Even Lake says gas wins over induction in one area: “If you want to grill things on your cooktop — for example, getting your tortilla shells crispy on the burners to get that charred flavor — that works on a gas stove.”

Regulatory Guidance and Bans on Gas and Electric Stoves

The Department of Energy issued new energy-efficiency guidelines for gas and electric stoves in January 2024. The goal: Reduce the impact of natural gas appliances and boost energy efficiency of all appliances, according to CNET. When the new standards go into effect on Jan. 31, 2028, 97% of gas stove models and 77% of smooth-top electric stove models will meet the standards, the DOE stated. (Smooth-top models refer to electric stoves with coils that sit below smooth ceramic surfaces.)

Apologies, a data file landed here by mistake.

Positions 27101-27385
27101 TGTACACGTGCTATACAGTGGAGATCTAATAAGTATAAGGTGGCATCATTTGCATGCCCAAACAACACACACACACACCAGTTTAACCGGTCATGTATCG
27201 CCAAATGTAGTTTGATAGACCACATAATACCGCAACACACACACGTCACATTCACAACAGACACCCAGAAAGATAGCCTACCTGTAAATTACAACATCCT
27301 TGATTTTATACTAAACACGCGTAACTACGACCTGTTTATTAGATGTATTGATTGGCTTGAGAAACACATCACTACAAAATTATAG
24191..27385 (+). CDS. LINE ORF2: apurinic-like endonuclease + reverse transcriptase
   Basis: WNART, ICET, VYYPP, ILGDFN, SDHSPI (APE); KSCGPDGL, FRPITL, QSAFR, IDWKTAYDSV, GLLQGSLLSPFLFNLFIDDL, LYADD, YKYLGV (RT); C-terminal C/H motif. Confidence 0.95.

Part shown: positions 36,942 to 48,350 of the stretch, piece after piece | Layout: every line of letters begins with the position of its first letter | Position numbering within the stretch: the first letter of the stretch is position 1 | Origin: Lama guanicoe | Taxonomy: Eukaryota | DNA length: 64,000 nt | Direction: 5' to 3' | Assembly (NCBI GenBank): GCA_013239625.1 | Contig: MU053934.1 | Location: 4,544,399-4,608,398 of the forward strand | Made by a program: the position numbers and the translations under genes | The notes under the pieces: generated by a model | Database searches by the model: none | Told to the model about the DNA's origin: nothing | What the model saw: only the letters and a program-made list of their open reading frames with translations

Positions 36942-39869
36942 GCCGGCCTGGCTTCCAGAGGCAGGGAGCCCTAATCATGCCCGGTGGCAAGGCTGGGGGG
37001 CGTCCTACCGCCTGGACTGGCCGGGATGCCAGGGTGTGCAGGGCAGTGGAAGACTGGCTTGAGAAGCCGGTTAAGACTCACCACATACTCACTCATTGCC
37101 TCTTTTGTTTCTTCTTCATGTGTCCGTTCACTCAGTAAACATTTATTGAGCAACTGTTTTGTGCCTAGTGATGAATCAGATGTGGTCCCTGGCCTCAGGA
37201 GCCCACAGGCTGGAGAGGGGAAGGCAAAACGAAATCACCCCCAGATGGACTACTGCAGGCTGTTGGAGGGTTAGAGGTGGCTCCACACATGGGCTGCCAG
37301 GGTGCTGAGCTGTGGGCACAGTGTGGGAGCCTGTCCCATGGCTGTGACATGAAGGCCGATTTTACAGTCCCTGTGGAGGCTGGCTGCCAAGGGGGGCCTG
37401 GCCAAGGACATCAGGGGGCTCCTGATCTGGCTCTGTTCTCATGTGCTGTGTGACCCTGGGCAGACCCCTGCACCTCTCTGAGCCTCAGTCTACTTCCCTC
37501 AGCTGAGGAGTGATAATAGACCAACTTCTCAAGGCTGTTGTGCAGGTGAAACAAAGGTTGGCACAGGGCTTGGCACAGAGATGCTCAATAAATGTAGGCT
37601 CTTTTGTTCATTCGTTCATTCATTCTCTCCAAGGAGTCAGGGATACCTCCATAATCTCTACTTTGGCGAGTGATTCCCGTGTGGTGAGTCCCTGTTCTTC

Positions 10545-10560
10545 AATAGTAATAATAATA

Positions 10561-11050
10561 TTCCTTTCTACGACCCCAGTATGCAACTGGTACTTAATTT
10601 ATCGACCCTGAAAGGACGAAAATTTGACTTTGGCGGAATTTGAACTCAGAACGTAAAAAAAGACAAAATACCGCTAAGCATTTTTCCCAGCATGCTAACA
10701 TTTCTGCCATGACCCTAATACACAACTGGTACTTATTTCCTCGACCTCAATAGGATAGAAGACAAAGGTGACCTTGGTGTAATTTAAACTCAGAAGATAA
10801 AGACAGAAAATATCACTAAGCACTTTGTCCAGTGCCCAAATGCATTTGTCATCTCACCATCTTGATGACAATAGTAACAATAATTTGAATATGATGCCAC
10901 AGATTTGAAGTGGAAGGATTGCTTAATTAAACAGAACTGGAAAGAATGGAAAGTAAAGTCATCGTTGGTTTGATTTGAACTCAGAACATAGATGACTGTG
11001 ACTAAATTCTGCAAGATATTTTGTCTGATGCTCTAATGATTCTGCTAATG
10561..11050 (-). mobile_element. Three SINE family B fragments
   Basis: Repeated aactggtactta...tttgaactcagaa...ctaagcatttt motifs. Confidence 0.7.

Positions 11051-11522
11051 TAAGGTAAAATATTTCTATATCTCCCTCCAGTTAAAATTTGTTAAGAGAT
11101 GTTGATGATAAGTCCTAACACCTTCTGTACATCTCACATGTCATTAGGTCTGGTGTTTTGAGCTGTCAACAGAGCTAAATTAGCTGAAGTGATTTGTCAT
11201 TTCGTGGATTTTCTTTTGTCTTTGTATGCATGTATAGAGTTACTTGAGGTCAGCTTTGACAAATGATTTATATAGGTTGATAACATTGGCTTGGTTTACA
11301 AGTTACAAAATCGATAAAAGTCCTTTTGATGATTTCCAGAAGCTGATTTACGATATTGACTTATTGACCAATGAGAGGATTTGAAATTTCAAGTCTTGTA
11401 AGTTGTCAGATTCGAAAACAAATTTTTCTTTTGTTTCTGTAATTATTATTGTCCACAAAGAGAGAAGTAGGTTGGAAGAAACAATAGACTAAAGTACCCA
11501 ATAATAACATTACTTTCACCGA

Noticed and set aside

Consumer advocates and manufacturers project the standards will save Americans a nationwide total of about $1.6 billion on their utility bills over 30 years.

Because some cities have imposed bans on gas appliances in new and renovated buildings, you may wonder whether a federal ban is in the works. The DOE issued a Jan. 30, 2024, statement that said, “Claims that the federal government is banning gas stoves are absurd.” The statement added that there are no plans to prohibit gas stoves at the federal level.

Gas or Electric Stove: Consider These Factors

Some homeowners don’t have the means to replace gas appliances with electric, Haber says. Others aren’t able to shift because of a lack of electrical supply in the home. “Reach out to your local utility suppliers to inquire about rebates and incentives for switching from gas to electric appliance brands,” Haber says. “They may offer rebates and discounts for making the switch.”

Think About Ventilation and Compare Costs